Roman shipwreck found off Cyprus


Roman shipwreck found off Cyprus

Roman wreck-site, complete with lionfish. (Picture: Cyprus Department of Antiquities)

Scuba divers have discovered a well-preserved ancient Roman shipwreck off Protaras on the east coast of Cyprus. The vessel, loaded with amphoras, is said to be the first undisturbed Roman wreck ever to be found in the island’s waters.

The remains of the vessel were found by Spyros Spyrou and Andreas Kritiotis, volunteer divers for the University of Cyprus’s Maritime Archaeological Research Laboratory (MARELab),

The island’s Department of Antiquities says that as soon as the divers reported the discovery it acted to arrange a preliminary site investigation at short notice. Cyprus’s Ministry of Transport, Communications and Works agreed to cover the cost of the work.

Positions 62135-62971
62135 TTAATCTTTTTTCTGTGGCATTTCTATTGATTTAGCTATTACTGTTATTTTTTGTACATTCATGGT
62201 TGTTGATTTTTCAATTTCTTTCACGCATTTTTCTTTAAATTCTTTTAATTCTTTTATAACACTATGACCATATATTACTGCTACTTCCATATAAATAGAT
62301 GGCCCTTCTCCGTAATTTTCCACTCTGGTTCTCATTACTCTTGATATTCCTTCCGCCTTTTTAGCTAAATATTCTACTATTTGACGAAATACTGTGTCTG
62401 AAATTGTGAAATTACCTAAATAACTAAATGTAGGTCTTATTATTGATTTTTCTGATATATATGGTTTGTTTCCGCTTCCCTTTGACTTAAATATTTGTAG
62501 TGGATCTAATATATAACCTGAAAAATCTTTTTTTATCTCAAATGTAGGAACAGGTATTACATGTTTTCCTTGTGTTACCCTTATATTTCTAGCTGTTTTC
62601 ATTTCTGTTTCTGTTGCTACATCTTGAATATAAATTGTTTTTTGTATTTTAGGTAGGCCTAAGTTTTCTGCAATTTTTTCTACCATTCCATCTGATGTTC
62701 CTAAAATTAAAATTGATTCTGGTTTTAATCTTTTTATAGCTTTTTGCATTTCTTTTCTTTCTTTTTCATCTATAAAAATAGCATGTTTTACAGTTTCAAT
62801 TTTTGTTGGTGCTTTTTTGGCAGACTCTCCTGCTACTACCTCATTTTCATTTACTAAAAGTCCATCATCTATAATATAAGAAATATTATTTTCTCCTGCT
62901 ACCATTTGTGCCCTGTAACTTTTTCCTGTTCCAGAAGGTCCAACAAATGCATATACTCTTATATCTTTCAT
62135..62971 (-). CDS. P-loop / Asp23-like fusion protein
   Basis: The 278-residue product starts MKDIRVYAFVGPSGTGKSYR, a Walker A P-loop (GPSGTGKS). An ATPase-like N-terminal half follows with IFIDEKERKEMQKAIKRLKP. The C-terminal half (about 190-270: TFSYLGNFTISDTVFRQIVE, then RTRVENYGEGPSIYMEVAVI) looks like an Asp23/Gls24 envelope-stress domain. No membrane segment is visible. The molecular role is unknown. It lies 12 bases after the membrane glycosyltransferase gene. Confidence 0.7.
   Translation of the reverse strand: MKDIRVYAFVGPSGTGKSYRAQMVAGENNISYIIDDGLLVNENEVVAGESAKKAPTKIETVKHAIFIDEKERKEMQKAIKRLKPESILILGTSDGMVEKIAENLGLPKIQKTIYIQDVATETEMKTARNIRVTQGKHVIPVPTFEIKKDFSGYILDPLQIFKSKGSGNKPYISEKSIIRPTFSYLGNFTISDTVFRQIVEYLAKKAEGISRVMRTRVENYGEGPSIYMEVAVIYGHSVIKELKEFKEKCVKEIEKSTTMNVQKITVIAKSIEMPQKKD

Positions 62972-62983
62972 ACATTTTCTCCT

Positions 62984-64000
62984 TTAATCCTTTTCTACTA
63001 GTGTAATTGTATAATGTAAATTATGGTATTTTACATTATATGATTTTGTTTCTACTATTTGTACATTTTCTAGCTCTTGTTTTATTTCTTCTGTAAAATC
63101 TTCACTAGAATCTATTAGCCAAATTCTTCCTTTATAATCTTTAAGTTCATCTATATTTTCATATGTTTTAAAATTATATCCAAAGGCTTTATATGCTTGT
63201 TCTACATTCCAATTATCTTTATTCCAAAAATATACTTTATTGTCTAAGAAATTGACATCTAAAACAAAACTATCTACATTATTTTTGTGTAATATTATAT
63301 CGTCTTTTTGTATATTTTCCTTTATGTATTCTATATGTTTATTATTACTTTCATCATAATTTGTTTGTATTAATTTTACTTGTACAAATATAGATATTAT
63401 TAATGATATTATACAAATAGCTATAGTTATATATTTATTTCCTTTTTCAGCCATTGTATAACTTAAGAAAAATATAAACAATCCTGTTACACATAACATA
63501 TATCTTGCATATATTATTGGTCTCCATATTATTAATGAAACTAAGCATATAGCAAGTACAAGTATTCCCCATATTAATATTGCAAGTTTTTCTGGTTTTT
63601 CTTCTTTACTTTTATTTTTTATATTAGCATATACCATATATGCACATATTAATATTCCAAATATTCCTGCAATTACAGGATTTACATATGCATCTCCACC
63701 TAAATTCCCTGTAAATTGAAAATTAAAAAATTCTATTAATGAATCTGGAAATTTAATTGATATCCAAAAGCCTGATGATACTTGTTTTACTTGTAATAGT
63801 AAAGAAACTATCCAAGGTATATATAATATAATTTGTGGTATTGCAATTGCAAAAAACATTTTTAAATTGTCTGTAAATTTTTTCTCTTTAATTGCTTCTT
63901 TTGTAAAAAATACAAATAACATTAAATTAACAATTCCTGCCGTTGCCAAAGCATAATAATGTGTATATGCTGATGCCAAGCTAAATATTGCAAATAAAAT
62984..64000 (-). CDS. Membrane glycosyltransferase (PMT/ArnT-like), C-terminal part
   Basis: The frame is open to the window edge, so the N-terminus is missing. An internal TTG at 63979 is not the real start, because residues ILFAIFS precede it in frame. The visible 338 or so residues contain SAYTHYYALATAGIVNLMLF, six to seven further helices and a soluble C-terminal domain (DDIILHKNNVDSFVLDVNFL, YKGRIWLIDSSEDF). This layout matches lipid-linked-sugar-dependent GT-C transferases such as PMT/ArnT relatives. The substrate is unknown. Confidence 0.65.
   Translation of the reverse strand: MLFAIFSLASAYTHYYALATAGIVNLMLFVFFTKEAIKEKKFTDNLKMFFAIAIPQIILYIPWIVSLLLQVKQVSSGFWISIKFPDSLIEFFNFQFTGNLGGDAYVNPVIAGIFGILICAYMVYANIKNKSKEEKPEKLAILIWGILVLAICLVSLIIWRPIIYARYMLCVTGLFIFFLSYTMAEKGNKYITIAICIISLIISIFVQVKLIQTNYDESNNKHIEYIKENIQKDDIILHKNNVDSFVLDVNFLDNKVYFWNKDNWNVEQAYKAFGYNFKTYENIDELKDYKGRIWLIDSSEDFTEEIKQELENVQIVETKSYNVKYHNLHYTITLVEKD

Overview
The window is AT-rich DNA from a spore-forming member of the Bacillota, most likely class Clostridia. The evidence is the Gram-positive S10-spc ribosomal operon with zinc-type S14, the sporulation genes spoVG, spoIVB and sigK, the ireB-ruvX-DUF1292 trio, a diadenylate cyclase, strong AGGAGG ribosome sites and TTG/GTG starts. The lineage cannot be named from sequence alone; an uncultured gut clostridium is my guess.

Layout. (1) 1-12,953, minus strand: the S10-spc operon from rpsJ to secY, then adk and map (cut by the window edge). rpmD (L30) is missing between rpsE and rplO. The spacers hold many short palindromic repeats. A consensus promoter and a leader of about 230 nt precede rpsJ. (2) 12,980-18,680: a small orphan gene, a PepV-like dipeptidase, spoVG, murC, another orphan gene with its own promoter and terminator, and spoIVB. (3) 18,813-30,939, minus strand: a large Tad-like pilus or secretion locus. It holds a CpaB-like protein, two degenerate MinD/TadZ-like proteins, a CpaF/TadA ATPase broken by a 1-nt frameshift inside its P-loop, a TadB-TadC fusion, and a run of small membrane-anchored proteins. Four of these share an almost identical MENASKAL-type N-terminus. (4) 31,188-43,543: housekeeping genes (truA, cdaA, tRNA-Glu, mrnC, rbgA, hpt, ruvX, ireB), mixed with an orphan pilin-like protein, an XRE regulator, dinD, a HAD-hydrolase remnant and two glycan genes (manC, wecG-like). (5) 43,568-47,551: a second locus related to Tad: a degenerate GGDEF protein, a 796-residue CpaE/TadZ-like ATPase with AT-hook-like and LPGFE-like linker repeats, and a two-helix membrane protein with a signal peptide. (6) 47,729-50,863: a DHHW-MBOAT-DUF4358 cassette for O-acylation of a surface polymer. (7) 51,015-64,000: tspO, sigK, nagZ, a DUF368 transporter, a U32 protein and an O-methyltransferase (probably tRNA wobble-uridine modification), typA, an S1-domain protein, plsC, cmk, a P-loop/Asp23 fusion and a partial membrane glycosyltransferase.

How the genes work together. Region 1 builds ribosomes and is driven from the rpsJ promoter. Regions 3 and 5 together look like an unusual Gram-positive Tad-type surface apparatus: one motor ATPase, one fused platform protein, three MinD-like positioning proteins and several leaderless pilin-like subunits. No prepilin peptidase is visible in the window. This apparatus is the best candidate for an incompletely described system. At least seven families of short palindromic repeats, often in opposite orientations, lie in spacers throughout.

The department said that the study was expected to shed new light on the breadth and scale of seaborne trade between Cyprus and other Roman provinces in the eastern Mediterranean. The “transport” amphoras, used to carry wine or olive oil, are thought to have come from Syria and Cilicia (today part of southern Turkey).

28 June 2019

A team of MARELab archaeologists, students and volunteers is now at Protaras working to survey and secure the site, with staff from the Cyprus University of Technology and the Department of Antiquities.

The wreck-site appears to be populated by imvasive lionfish, which have spread rapidly through the south-east of Cyprus, as reported recently on Divernet.

By |2019-06-28T11:48:37+01:00June 28th, 2019|Diving News|1 Comment